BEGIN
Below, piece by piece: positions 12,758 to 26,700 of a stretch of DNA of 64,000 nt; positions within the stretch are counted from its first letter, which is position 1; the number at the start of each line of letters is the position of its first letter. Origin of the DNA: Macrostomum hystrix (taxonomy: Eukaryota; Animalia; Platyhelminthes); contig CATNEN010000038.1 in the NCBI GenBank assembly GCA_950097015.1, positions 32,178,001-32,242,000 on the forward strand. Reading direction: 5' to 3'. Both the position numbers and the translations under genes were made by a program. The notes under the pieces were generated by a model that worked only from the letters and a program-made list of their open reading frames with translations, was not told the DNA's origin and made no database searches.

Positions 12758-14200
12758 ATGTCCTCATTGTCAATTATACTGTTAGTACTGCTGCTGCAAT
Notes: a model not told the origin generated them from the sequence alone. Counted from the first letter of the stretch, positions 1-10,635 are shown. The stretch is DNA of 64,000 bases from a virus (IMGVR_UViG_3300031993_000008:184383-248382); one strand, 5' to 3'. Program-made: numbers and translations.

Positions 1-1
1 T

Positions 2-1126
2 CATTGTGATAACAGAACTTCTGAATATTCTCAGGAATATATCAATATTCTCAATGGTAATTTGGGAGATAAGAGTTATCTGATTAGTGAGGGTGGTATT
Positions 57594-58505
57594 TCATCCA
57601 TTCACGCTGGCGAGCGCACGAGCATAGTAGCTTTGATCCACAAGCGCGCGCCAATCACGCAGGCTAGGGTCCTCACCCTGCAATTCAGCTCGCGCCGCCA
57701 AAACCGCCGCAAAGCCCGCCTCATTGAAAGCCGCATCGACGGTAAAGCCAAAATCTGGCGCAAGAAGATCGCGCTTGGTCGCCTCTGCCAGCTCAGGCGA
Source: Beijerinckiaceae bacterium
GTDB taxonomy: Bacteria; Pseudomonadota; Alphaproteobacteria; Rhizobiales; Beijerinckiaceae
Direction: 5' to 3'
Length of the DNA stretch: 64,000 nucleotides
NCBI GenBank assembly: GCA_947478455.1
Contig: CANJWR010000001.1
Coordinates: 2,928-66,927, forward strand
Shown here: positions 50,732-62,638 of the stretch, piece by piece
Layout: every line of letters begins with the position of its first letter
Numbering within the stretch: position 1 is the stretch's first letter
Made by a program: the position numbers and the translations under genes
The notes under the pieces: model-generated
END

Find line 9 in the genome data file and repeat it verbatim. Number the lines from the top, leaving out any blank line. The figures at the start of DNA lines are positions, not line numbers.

Positions 57594-58505